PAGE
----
All Series Level Scope and Content Notes
Scope and Contents Note
The collection consists primarily of letters and cards from Elizabeth Bishop
to Anne Stevenson providing biographical information to be used in writing Elizabeth Bishop as part of Twayne's United States
Authors Series. Bishop also discusses her work and comments on literary figures
including Robert Lowell, Marianne Moore, W.H.Auden, Ernest Hemingway, John
Berryman, and many others. Included with the collection are one TLS from Marianne
Moore to Stevenson discussing Bishop; letters from people at Vassar who knew
Bishop as a student; and several TLs [carbon] from Stevenson to Bishop. A
newspaper clipping from the New York Times concerning
Bishop is included. Letters bulk 1963-1965. Letters originate from Brooklyn,
N.Y., New York City, Poughkeepsie, N.Y., Waterloo, Mass., Ann Arbor, Mich.,
Seattle, Wash., San Francisco, London, Lodsworth, Sussex, Rio de Janeiro,
Samambaia, Petrópolis, and Ouro Preto, Brazil. 30TLsS, 1 TL, 4 TLs [carbon],
1 T postcard, 3 ALsS, 1 telegram, 1 newspaper clipping.
Suggesting that Stevenson contact Elizabeth Bishop concerning the Twayne
Book. Comments on the Bishop she knows: "She seems happy. Is very fond
of animals -..."; and on herself: "I am a rebel, Mrs. Elvin,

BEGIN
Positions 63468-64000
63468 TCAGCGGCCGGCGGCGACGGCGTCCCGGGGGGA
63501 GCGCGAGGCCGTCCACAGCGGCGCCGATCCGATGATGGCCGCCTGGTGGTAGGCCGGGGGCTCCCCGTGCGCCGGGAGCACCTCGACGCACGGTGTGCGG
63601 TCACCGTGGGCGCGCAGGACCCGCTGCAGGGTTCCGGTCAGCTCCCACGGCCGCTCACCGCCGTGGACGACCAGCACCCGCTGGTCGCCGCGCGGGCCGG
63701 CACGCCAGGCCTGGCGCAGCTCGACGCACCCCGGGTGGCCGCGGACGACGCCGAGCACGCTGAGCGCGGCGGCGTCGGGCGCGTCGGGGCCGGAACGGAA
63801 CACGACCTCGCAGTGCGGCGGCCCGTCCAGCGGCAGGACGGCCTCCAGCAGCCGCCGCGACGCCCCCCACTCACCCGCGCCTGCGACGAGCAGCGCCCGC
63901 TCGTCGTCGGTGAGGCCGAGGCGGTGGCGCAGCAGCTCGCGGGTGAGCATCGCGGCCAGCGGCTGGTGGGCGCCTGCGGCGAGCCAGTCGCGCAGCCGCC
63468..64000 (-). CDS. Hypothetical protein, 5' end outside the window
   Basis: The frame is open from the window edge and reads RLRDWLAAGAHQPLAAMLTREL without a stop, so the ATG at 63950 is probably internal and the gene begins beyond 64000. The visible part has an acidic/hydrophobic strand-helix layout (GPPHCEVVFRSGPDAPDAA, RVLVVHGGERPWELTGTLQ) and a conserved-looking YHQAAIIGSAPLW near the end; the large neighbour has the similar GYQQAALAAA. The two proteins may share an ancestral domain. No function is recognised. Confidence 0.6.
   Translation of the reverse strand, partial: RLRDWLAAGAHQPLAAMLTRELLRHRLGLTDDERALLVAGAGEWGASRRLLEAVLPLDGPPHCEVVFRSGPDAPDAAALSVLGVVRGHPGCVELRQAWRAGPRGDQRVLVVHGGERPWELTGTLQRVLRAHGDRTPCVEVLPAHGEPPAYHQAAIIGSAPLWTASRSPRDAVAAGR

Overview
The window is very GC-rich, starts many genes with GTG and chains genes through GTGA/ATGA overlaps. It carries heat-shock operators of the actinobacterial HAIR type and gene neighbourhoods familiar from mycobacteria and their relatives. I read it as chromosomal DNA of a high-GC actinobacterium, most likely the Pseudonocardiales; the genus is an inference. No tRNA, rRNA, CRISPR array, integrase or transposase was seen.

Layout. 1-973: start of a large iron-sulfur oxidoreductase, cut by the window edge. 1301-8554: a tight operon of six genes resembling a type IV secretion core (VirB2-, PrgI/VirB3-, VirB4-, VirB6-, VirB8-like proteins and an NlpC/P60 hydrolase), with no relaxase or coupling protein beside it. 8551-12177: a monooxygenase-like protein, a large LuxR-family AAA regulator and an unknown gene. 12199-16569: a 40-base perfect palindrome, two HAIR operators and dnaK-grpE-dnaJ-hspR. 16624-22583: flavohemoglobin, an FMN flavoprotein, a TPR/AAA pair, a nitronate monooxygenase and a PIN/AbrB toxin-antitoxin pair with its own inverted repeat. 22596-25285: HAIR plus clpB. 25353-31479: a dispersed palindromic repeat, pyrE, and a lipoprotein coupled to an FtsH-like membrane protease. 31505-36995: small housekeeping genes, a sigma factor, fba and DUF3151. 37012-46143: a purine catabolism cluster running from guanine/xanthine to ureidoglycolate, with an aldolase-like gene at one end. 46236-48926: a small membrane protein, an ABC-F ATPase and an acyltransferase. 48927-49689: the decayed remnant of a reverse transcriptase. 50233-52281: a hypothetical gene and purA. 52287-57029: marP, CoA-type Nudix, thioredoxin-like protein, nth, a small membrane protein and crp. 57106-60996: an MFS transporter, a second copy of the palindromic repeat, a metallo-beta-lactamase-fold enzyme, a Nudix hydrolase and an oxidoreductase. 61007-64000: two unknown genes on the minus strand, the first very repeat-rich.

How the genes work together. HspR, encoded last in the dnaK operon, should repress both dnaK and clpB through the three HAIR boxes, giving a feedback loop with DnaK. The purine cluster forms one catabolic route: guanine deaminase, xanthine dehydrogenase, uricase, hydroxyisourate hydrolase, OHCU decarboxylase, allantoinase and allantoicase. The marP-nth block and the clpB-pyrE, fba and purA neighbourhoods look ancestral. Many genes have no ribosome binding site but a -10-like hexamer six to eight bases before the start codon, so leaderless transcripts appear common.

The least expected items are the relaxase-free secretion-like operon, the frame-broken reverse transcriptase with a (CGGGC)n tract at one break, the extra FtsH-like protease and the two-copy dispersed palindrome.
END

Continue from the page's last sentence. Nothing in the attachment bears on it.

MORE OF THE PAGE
refusing to do any work for anyone; rough and ready in speech -".
Helen E. Sandison to Stevenson discussing her memories of Bishop at Vassar
where she was her faculty advisor.
Julia G. Bacon to Stevenson informing her of facts concerning Bishop's
record at Vassar.
Elizabeth Bishop to Stevenson acknowledging her request for information
and agreeing to help if she can.
Bishop to Stevenson giving biographical information about her places of
residence; discussing her fondness for music and painting; and discussing
herself and Marianne Moore: "...I am rather weary of always being compared
to, or coupled with, Marianne..."
Bishop to Stevenson outlining where and when poems were written; commenting
on how poems come to her: "I use dream material whenever I am lucky
enough to have any..."; mentioning her friendships with artists: Lowell,
Edmund Wilson, Alexander Calder, Randall Jarrell.
Stevenson to Bishop asking questions about Bishop's work and answering
questions about herself.
Bishop to Stevenson commenting on her unpleasant stay in Washington, D.C.,
as poetry consultant to the Library of Congress, 1949-50.
Carl D. Brandt [literary agent] to Stevenson. A note accompanying copies
of Bishop's new poems.
Bishop to Stevenson giving biographical information. Bishop mentions that
"the Brazil book" is much edited; comments on certain of her
poems and stories; outlines her early publishing history mentioning her association
with Mary McCarthy; mentions the influence on her of Pablo Neruda and John
Dewey - his personality, not his writing.
Stevenson to Bishop. Primarily an outline for and discussion of her book, Elizabeth Bishop.
Bishop to Stevenson mentioning personal matters, particularly her friendship
with Lota De Macedo Soares.
Bishop to Stevenson including biographical data relating to the insanity
of her mother, the house she and Lota have built, her dissatisfaction with
the Brazil book. She discusses her views on translation; mentions poets she
admires: Pasternak, Rimbaud, Esenin, Hopkins, Whitman, Dickenson; discusses
Neruda and his work at length. She discusses some of her attitudes: "In
fact I think snobbery governs a great deal of my taste." Discusses
her friends, her views on criticism, her love of art. Discusses her admiration
for Hemingway and Lawrence: "I admire both Hemingway & Lawrence